Three in ten of the texts to a new mental health helpline service set up specifically for the UK construction industry are cries for help from tradespeople who are thinking about ending their own lives.
The text service – which was set up in a bid to tackle the mental health crisis in the construction industry – is seeing that texts about suicide have accounted for 30.4% of the messages to the Big Brew’s helpline (text BOB to 85258) since the service was launched this time last year.
The figures come at a time when the suicide rate amongst construction workers has risen for the fifth year in a row* and is more than three times that of other careers or professions.
Texts about suicide are nearly double the number seeking help for depression (16.2%). Stress/anxiety (15.4%), relationship issues (14.2%) and isolation (14%) were the other main reasons why construction workers and tradespeople reached out for help.
These are the headline results from the text service run by the award-winning charity Band of Builders, which organises the Big Brew, an annual campaign that aims to raise awareness of the mental health crisis in the construction industry by encouraging tradespeople to open up about their mental health over a cuppa.
Data from the text service also shows that 44.2% of builders and contractors using the service did so during the working day – and 20.3% texted between midnight and 2am.
It also shows that Fridays are the busiest day of the week for service usage – with a share of 22.4% – and the overall total is 80.6% for the working week.
As the organisers of the Big Brew geared up for this year’s campaign – which was timed to coincide with World Mental Health Day on 10th October – they reflected on the data from usage of the service, which highlights the scale of the mental health crisis in the construction industry.
Big Brew spokesperson Gavin Crane said that addressing mental health challenges is a moral imperative for the construction industry.
“The construction industry is known for its demanding and often high-pressure work environment,” said Gavin. “Unfortunately, these conditions can contribute to elevated stress levels, anxiety and other mental health issues among tradespeople. It is crucial that we recognise and address these challenges to create a healthier and more supportive industry culture.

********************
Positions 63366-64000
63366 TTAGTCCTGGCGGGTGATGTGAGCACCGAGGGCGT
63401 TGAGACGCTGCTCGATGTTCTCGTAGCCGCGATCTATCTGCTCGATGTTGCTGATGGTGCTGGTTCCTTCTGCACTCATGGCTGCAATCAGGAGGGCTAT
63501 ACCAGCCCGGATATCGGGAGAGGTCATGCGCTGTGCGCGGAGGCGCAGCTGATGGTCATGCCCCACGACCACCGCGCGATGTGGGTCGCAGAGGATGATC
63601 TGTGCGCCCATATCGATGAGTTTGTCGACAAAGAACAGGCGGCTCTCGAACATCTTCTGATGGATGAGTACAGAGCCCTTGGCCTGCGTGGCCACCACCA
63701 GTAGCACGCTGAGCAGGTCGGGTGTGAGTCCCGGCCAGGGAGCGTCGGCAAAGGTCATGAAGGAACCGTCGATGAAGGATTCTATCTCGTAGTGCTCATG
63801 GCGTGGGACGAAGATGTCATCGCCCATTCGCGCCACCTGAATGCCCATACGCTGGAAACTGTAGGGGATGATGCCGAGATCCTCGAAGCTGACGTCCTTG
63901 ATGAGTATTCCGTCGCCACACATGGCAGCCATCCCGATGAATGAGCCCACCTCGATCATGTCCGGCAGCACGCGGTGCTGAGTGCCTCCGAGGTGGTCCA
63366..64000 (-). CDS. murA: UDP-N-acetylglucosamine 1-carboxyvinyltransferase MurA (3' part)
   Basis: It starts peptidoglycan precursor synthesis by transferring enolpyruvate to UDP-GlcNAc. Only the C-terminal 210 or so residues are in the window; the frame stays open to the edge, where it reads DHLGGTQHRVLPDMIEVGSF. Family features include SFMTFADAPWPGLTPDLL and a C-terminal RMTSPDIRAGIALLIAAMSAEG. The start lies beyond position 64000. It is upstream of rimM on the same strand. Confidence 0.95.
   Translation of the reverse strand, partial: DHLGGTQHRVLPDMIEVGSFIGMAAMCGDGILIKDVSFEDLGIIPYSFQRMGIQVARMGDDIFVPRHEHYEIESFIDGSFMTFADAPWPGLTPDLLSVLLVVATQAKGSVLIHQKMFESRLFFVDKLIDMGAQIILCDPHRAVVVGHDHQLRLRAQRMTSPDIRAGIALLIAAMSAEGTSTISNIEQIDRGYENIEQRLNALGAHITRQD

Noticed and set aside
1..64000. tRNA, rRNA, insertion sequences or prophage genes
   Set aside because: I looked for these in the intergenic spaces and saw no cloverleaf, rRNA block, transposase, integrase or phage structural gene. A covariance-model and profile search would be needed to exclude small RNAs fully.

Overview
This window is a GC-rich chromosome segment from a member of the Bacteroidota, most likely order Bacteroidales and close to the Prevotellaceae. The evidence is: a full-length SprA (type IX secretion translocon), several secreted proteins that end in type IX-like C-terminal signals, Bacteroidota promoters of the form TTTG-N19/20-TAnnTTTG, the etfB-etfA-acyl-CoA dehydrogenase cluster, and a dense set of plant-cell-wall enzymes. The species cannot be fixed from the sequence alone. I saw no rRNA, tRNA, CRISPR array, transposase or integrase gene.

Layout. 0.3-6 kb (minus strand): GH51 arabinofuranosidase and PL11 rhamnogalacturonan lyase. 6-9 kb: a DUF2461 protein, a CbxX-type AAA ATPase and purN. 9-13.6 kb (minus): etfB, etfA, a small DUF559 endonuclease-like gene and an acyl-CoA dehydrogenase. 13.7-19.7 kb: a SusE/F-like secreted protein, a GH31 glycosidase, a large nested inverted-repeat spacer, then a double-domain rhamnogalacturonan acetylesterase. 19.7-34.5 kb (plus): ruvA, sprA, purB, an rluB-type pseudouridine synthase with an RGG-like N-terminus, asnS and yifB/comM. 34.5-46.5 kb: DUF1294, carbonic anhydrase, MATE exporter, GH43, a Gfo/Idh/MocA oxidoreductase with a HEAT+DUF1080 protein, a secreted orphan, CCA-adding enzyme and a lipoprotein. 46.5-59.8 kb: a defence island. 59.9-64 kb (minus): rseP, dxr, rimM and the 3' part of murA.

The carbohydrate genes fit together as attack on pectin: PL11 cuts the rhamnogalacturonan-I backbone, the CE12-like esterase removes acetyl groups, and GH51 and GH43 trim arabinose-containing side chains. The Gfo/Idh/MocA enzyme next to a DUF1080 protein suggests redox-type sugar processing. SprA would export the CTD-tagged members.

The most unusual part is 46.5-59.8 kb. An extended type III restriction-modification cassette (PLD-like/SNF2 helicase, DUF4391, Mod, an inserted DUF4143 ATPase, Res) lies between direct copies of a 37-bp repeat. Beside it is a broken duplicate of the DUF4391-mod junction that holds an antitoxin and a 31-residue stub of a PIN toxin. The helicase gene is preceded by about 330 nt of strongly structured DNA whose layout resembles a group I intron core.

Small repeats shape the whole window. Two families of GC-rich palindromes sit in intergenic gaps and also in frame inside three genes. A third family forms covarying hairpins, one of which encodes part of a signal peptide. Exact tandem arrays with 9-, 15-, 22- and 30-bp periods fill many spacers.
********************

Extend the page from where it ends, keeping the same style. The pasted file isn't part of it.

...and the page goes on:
“We are committed to raising awareness about mental health in construction and providing resources to support tradespeople in need – and the Big Brew is a way of creating safe spaces for open conversations, reducing stigma and promoting mental wellbeing.”
The builder’s merchant sector is firmly behind the campaign, with the likes of Jewson hosting events at its depots and suppliers such as DEWALT and Talasey, the UK’s leading independent supplier of landscaping solutions, hosting events that are based on the charity coffee morning format, where staff, customers and visitors to a business are encouraged to gather together and talk about the issue of mental health over tea, biscuits and cake.
The first Big Brew was launched in October 2021 by the construction charity Band of Builders as a way of raising awareness of the mental health crisis in construction. Not only did the charity smash its targets with nearly 200 events being held but it also raised enough funds to provide an online wellbeing service that members of the UK construction industry and their immediate families can access, as well as the text service.
The campaign continues to gather momentum, with the cause coming to national attention after a Big Brew event at Jewson in Woking was the focal point for a film by DIY SOS presenter Nick Knowles – which was screened on the popular BBC One programme The One Show during the summer. At the Big Brew, Nick talked to tradespeople about the mental health crisis in the construction industry and explored the reasons why the suicide rate in the sector is far higher than in other professions.
Gavin added: “The figures from our text service are just the tip of the iceberg but do provide a window into just how big the mental health crisis is in the UK construction industry – which is why we are urging more people to get involved with the Big Brew, as it’s a great way to encourage community engagement and improve awareness of both mental health issues and ways to seek help for members of the UK construction industry.”
There’s still time to register interest in hosting a Big Brew event at https://bandofbuilders.org, and you can join the conversation online by using the hashtag #GiveYourselfABreak.
*Figures from the team at Glasgow Caledonian University’s (GCU) Built Environment Asset Management (BEAM) Centre – in conjunction with the Lighthouse Construction Industry Charity – found that the suicide rate for construction occupations in 2021 rose to 33.82 per 100,000. This figure has risen steadily from 25.52 per 100,000 in 2015 when the figures were first compiled.